As much a symbol of Venice as the winged lion, the gondola is one of Europe's great traditions, incredibly and inexplicably expensive but truly as romantic as it looks (detractors who write it off as too touristy have most likely never tried it). The official fixed rate is 80€ for a 30-minute gondola tour for up to six passengers. The rate bumps up to 100€ from 7pm to 8am (for 35 min.), and it's 40€ for every additional 20 minutes (50€ at night). That's not a typo: 150€ for a 1-hour evening cruise. Note: Although the price is fixed by the city, a good negotiator at the right time of day (when business is slow) can sometimes grab a small discount for a shorter ride. And at these ridiculously inflated prices, there is no need to tip the gondolier. You might also find discounts online.

Aim for late afternoon before sundown, when the light does its magic on the canal reflections (and bring a bottle of prosecco and glasses). If the gondola price is too high, find someone—other hotel guests, say—to share it. Though the price is fixed, before setting off establish with the gondolier the cost, time, and route (back canals are preferable to the trafficked and often choppy Grand Canal). They're regulated by the Ente Gondola (; tel. 041/5285075), so call if you have any questions or complaints.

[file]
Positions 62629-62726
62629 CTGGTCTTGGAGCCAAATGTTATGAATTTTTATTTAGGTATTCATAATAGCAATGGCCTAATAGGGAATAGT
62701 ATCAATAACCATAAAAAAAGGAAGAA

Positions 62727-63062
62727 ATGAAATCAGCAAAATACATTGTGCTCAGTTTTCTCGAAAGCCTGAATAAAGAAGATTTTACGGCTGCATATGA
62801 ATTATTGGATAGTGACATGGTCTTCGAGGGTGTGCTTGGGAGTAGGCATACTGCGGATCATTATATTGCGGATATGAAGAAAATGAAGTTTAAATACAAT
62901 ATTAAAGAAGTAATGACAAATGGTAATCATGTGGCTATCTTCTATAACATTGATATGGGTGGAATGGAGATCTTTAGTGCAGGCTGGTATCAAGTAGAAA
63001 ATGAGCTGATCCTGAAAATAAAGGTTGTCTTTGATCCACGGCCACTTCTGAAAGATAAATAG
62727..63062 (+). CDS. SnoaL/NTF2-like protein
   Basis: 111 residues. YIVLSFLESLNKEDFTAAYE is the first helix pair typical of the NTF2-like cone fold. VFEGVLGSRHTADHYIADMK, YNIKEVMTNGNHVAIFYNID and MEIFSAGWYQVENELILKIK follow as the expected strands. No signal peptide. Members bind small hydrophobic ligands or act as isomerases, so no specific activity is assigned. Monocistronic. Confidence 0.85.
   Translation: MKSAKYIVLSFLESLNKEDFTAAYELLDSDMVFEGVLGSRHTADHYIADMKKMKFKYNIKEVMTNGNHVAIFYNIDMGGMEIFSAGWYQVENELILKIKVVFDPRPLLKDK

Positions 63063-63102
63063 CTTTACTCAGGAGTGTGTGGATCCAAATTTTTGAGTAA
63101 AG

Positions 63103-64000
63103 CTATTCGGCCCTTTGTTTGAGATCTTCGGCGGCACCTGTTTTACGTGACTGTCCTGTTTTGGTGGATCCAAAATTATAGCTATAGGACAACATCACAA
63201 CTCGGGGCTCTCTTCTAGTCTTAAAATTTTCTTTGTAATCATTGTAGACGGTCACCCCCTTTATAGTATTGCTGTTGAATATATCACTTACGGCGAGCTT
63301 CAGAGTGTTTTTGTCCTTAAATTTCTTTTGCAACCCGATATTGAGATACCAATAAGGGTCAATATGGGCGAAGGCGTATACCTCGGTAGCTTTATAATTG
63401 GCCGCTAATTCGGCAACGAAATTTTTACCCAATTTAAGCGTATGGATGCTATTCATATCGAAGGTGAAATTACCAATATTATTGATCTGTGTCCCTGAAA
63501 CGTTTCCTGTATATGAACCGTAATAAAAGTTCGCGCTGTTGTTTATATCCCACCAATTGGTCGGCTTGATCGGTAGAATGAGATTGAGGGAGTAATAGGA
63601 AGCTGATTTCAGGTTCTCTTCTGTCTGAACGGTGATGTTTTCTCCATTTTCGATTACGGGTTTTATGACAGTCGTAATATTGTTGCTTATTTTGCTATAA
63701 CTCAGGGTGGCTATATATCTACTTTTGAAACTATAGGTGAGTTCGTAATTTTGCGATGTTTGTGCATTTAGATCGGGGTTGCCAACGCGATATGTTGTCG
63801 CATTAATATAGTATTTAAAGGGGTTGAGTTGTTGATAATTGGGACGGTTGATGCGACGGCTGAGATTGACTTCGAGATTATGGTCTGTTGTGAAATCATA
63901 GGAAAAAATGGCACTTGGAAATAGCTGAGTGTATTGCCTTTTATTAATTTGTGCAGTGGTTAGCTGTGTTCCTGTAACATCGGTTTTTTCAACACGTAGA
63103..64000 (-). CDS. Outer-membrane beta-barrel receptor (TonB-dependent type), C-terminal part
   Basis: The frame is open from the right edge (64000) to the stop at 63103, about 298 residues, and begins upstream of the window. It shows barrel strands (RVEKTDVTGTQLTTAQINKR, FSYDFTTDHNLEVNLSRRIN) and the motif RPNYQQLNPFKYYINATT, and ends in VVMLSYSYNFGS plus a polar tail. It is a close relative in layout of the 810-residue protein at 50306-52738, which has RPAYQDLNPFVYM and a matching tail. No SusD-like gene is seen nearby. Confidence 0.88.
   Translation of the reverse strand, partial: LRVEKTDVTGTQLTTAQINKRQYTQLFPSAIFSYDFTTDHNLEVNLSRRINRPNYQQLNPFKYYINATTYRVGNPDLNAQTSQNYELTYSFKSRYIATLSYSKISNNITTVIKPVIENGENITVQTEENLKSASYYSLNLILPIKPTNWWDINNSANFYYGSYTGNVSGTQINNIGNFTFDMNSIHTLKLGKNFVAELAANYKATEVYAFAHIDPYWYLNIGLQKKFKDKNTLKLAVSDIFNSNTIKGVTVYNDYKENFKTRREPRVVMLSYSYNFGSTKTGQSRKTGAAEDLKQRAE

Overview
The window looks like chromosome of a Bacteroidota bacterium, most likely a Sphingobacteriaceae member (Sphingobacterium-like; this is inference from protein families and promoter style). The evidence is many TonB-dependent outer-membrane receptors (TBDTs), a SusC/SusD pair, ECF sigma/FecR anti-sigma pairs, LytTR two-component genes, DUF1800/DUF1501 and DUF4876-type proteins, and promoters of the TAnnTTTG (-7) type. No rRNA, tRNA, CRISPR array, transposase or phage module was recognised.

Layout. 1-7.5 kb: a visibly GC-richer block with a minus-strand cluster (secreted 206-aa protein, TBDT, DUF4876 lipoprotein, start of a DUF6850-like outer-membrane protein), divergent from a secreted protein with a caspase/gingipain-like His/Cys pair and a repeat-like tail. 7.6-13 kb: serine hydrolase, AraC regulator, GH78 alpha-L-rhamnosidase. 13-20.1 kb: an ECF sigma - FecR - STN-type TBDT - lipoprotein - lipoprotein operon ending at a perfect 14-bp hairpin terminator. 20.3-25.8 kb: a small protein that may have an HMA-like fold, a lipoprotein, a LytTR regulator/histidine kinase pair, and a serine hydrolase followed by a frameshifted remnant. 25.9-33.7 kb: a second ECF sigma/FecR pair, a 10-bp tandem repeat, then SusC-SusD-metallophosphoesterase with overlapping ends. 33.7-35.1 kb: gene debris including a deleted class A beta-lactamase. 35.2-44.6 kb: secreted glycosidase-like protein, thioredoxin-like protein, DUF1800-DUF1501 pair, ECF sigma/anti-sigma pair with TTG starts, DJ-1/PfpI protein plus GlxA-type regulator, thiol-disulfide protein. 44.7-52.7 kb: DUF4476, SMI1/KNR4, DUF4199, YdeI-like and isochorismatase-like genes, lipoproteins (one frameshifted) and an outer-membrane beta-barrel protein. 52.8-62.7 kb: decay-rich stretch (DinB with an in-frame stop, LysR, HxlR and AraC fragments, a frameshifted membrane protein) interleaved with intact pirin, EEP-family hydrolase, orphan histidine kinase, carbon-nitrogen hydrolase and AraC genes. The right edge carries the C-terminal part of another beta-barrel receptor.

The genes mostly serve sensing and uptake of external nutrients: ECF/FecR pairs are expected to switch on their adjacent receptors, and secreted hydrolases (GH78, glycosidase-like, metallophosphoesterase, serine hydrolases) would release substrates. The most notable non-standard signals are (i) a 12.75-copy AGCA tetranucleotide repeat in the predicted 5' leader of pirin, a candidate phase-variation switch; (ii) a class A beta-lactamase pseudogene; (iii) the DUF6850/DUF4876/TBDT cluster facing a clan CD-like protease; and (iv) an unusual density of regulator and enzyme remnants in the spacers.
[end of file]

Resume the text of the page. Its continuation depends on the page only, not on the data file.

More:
And what of the serenading gondolier immortalized in film? Frankly, you're better off without. But if warbling is de rigueur for you, here's the scoop. An ensemble of accordion player and tenor is so expensive that it's shared among several gondolas traveling together. A number of travel agents around town book the evening serenades for around 50€ per person.

Venice has 12 gondola stations, including Piazzale Roma, the train station, the Rialto Bridge, and Piazza San Marco. There are also a number of smaller stations, with gondolieri in striped shirts standing alongside their sleek 11m (36-ft.) black wonders looking for passengers. All speak enough English to communicate the necessary details. Remember, if you just want a quick taste of being in a gondola, you can take a cheap traghetto across the Grand Canal.